With a little less than four months left in the calendar year, you may feel that it’s too early to think about tax season. This might be the case if you’re anticipating a return this year. However, if your employer didn’t withhold enough taxes during the year, or if you’re self-employed and typically owe money, the time to think about how to lower your taxes is now.
There’s nothing fun about getting hit with a large tax bill. But if you make these moves before the end of the year, you might be able to reduce how much you owe.
1. Increase your business expenses
If you run your own business and desperately need new office equipment, don’t wait until the beginning of the new year to stock up – now’s the time. You can deduct the cost of all qualifying equipment purchased in 2013, as long as 51% of its use is for business. And in most cases, you can deduct the depreciated value of business equipment on your future tax returns. Qualifying business expenses include the cost of computers, furniture, company cars, supplies, and other office equipment. Make sure that you keep all receipts. If you’re audited, the IRS wants to see proof of these purchases.
2. Establish an IRA
It’s never too early or too late to plan for retirement. If you’re self-employed without any type of retirement, or if you’re looking to supplement an employer-sponsored retirement plan, there’s no better time to open a traditional IRA.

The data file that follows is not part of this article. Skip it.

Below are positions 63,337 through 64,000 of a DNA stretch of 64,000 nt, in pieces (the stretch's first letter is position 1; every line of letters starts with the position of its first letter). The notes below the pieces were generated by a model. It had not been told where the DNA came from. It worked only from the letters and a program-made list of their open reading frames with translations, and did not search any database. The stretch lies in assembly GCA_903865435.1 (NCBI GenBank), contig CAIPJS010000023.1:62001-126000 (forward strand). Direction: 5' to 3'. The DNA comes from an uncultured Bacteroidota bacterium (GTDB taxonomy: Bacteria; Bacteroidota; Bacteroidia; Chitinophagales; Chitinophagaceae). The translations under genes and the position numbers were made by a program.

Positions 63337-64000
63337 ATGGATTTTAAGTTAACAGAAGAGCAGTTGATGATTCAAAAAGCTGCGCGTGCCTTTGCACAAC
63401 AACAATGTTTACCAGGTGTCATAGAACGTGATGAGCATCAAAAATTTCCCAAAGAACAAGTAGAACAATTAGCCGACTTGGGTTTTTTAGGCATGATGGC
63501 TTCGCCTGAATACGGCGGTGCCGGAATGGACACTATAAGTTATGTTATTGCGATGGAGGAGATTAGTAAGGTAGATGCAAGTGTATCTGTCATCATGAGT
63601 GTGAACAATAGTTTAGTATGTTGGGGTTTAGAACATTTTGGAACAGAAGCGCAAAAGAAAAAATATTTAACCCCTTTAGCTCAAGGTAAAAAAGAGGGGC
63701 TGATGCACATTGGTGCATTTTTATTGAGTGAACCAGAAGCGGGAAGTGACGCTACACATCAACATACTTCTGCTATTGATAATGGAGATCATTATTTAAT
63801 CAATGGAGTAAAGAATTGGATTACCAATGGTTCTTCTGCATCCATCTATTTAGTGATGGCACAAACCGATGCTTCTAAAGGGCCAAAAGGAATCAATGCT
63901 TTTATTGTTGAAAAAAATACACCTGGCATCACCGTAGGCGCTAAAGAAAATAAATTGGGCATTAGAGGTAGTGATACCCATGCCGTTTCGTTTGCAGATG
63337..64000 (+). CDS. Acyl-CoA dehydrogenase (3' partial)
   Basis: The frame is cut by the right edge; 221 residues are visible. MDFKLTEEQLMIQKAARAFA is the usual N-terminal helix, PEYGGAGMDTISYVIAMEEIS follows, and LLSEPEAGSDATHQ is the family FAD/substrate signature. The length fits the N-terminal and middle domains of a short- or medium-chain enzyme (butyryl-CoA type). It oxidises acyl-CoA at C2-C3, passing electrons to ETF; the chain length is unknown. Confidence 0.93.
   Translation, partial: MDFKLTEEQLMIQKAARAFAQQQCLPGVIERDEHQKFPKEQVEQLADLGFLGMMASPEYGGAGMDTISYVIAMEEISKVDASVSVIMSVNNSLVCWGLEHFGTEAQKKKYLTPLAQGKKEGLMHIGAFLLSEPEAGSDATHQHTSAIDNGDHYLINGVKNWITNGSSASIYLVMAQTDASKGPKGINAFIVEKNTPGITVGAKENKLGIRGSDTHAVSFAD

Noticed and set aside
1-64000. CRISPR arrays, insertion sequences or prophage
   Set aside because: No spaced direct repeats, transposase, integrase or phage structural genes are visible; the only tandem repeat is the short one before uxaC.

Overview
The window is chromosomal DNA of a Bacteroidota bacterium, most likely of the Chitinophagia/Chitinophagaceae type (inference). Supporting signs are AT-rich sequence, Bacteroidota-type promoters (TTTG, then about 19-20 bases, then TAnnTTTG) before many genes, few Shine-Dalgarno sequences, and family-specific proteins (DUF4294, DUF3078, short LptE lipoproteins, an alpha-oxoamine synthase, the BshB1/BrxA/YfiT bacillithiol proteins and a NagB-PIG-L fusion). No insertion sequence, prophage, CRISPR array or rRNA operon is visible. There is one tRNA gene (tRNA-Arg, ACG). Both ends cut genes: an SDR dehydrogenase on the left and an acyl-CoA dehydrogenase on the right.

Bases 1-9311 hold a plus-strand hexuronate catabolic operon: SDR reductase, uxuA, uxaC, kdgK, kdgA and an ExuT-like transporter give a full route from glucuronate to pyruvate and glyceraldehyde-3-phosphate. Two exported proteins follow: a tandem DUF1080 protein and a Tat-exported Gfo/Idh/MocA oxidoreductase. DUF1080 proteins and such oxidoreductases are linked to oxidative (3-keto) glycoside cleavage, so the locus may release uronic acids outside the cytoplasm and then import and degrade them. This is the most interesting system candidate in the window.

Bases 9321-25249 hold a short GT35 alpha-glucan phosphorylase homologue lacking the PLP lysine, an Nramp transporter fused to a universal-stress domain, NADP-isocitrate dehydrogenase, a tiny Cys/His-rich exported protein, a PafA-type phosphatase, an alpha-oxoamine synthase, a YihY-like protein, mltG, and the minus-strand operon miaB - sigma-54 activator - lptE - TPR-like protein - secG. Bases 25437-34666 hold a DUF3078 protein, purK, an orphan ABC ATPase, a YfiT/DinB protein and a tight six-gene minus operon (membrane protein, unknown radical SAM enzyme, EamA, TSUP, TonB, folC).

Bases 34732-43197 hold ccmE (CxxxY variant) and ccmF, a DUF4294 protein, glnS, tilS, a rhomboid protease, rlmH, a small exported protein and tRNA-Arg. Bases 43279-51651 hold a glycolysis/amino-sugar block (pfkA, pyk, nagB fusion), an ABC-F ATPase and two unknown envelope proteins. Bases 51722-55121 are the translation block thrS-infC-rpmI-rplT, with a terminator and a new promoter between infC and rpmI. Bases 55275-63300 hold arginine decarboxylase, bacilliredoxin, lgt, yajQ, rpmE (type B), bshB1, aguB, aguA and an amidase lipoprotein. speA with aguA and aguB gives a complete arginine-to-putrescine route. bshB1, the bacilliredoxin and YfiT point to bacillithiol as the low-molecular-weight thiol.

The maximum you can contribute to a traditional IRA in 2013 is $5,500 ($6,500 if you’re over the age of 50). Since contribution are tax-deductible, you can plan for retirement while lowering your tax obligation. But this isn’t the only good news. To deduct contribution on your 2013 tax return, the IRS gives you up until the April deadline to open and fund an account. Therefore, if you can’t get the account up and running by December 31, there’s a 3 1/2 month window.
3. Start a Health Savings Account
Medical costs can be a beast, even with health insurance. And if you have a high-deductible health insurance plan, you could end up paying a lot out-of-pocket for medical expenses. Talk to your employer or bank about starting a Health Savings Account (HSA).
This account is used in conjunction with a high-deductible health insurance plan. Make regular deposits and then invest account funds in stocks, bonds, CDs and mutual funds. Grow your money tax-free and use earnings to pay for future medical costs. Establish and contribute to your account by December 31 and you’re able to write-off your contributions. For 2013, singles and married couples can contribute up to $3,250 and $6,450, respectively.
4. Give to your favorite charity
There is certainly more joy in giving to others, but this doesn’t mean you shouldn’t be happy about writing off charitable donations Donate property, money and personal items to a charity by the end of the year and you’ll reduce how much you owe in taxes. Keep receipts and records for all donations made throughout the year.
5. Pay your mortgage early
Don’t wait until January 1 to make your first mortgage payment of the new year. If you need to lower your taxes before the end of the year, and you’re looking for additional deductions, make your January mortgage payment on December 31. The bank records the transaction in 2013, which lets you deduct an extra month of mortgage interest.